A small smudge
the brightest green
from Heapstown Cairn
I climbed the stairs to the cairn at Knowth and took in the view. There it is. Ireland. The wind was strong but soft and seemed to wash away whatever was keeping me stuck. How could anyone stay in a funk when surrounded by all this beauty?
On to Newgrange. They didn't allow any photos in the passageway itself. I still was feeling jetlagged and rather out of sorts, so I don't know if my experience would have been different if I felt otherwise.
We waited our turn outside, taking photos and chatting. Once it was time, we fell into line and proceeded inside. It wasn't nearly as large as I thought it would be. I allowed everyone else to leave and in doing so, had the inner sanctum to myself for a few moments. It was quite impressive. I asked a few questions and marveled at the space. Then, I made my way out through the passageway and back into the open air.
One night, as we gathered for supper, Thorn asked us to choose a line from something we'd written that we felt best represented our personal journey to Ireland. Something that spoke to us and that we would carry with us.
Each of us wrote our chosen line on a sheet of paper. Thorn took the sheet back to her cabin and in the quiet hours of the night, combined those lines into a shared poem.
The song was written by Thorn, who taught it to us as we sat on the bus. Soon, it became our anthem, with Thorn both leading the song and keeping time on her Bodhran as we travelled along.
She sat making notes about where she was heading, when to meet for lunch, and (most importantly) what time she needed to be back. She didn't want anyone to be waiting on her, much less a bus full of Pilgrims.
As they stepped out into the morning sun, they surveyed the area and headed toward their predetermined destinations. Some would remain on the bus and head to Yeat's Grave. She had decided to explore Sligo with the others, taking advantage of a shopping day.
The woodcarver's shop was easy to find and once they stepped inside, they were greeted with a smile and a friendly hello.
Two wooden statues were chosen from the window and he was more than happy to treat the Pilgrims to a retelling of the myths that inspired them. Taking a piece of paper from his cluttered workspace, he wrote down the story as he spoke, so that they would remember.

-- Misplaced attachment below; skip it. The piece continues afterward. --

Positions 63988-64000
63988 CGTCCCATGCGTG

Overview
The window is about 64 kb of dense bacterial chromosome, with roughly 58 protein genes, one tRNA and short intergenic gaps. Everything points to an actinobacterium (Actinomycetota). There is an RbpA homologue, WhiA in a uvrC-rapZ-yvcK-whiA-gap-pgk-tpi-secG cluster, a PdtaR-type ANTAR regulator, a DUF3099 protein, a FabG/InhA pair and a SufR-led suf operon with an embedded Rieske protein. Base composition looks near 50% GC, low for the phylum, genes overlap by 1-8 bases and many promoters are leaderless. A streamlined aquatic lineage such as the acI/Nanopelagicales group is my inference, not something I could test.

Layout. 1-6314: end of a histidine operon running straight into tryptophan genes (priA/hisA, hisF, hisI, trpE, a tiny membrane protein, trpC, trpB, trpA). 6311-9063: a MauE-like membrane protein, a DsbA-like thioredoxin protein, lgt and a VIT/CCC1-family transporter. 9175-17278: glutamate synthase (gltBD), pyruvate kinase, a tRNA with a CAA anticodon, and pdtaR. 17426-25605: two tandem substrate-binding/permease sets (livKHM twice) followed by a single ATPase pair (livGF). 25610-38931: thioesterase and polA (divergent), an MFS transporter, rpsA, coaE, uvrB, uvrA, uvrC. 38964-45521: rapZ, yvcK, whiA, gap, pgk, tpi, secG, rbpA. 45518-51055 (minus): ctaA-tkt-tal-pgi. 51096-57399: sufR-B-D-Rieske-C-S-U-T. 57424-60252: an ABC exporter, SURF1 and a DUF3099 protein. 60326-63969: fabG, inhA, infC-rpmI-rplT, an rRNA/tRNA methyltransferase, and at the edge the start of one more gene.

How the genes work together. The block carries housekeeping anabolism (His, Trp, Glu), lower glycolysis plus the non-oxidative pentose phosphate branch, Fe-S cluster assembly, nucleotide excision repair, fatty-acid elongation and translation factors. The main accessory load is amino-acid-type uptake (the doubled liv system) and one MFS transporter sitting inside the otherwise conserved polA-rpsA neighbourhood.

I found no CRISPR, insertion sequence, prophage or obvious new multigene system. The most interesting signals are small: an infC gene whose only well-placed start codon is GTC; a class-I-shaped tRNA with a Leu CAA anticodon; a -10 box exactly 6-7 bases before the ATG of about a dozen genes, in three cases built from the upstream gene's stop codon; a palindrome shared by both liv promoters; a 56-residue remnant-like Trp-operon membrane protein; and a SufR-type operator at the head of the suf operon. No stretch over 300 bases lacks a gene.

An hour had passed and it was time to go. She wanted to be certain not simply to wave and say thank you over her shoulder as she left, but to look him in the eye.
"I wanted to be sure to tell you that Vyv sent us. She said to say hello but wasn't sure if she'd be able to drop by today."
"Well then, you'll need something to prove you were here. What is your favorite animal?"
"A hare.", she replied.
He moved to his saw and cut a small square of wood from a plank. Turning to the vice, he clamped it in place and began carving, telling another story as he worked.
"It was thought that hares weren't very common here in Ireland. But the truth is, they are so good at hiding, they are rarely seen."
The carving finished, he removed it from the vice and handed it to her.
"Here you go. Thank you for coming to see me."
It wasn't simply the gift of the carving, but the opportunity to hear him tell the stories and to experience the passion with which he told them. The heart and soul of Ireland resides in those stories and in the people who are kind enough to share them.
The cottage was warm and filled with the scent of freshly baked scones. Claire stood at the table, her hands covered in dough, dressed in flowing green velvet.
"Oh, I hope you like it.", she said, over and over.
They ate plate after plate of scones with butter, jam and cream. She was happy to chat with Claire, while helping her prepare the feast. She even went so far as to joke,
"Look! I'm jammin' with Claire."
When she rose from the table, she was so full she wondered how she would ever make the journey back down the hill to the bus.
They made their way to the adjoining room. There, they found her harps patiently waiting.
"I hope you like my music.", she said.
"Symbolic" by Claire Roche